Electronic Health Records: Improving Patient Safety and Quality of Care in Texas Acute Care Hospitals

Electronic Health Records: Improving Patient Safety and Quality of Care in Texas Acute Care Hospitals

Stacy Bourgeois, Ulku Yaylacicegi
DOI: 10.4018/978-1-4666-1755-1.ch002
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Electronic health records (EHRs) have been proposed as a sustainable solution for improving the quality of medical care. This study investigates how EHR use, as implemented and utilized, impacts patient safety and quality performance. Data in this paper include nonfederal acute care hospitals in the state of Texas, and the data sources include the American Hospital Association, the Dallas Fort Worth Hospital Council, and the American Hospital Directory. The authors use partial least squares modeling to assess the relationship between hospital EHR use, patient safety, and quality of care. Patient safety is measured using 11 indicators as identified by the Agency for Healthcare Research and Quality (AHRQ) and quality performance is measured by 11 mortality indicators as related to 2 constructs, that is, conditions and surgical procedures. Results identify positive significant relationships between EHR use, patient safety, and quality of care with respect to procedures. The authors conclude that there is sufficient evidence of the relationship between hospital EHR use and patient safety, and that sufficient evidence exists for the support of EHR use with hospital surgical procedures.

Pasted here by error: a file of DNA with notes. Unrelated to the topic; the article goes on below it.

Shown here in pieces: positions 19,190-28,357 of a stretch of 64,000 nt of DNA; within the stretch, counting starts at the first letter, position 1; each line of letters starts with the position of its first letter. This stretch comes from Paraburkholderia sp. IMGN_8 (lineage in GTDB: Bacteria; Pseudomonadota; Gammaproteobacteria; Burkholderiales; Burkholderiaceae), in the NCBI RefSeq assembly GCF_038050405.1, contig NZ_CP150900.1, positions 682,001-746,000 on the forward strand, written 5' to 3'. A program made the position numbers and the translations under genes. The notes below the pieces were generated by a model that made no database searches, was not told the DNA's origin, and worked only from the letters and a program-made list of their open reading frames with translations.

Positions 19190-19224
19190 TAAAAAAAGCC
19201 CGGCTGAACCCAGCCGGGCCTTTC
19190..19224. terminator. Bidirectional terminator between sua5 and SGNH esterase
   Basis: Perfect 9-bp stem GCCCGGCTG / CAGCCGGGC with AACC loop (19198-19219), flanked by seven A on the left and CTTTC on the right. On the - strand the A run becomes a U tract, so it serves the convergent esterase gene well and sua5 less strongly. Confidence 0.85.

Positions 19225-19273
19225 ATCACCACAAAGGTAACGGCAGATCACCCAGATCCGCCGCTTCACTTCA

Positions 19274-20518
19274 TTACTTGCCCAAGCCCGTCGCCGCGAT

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2. Ehrs In Healthcare

Electronic health records are defined as a longitudinal collection of electronic health information about individual patients and populations. It is ‘a mechanism for integrating health care information currently collected in both paper and electronic medical records (EMR) for the purpose of improving quality of care’ (Gunter & Terry, 2005). This may include information regarding a patient’s medical history of illnesses, digital radiology images, list of allergies, billing records, etc. Keeping medical records electronically has noted advantages over paper records, such as increased accuracy, decreased medical errors (e.g., diagnosis and prescription related fatal errors) and mortality rates, improved efficiency and productivity, lowered costs and better, safer, more equitable care by improving the exchange of health information among providers and care teams to support coordination and providing better information for joint consumer-clinician decision-making at the point of care (Baron et al., 2005; Basch, 2005; Leipold, 2007). The anticipated benefits of EHR are so vast that policy makers have called for universal EHR adoption by 2014, and current scholarly literature has given much attention to the potential improvements in quality of care by EHR implementation. Studies have predicted that EHR will help in the reduction of medication errors (Shortliffe, 1999; Thompson & Brailer, 2004; Linder et al., 2007) and in the improvement of quality of health care services (Miller & Sim, 2004; Fonkych & Taylor, 2005).

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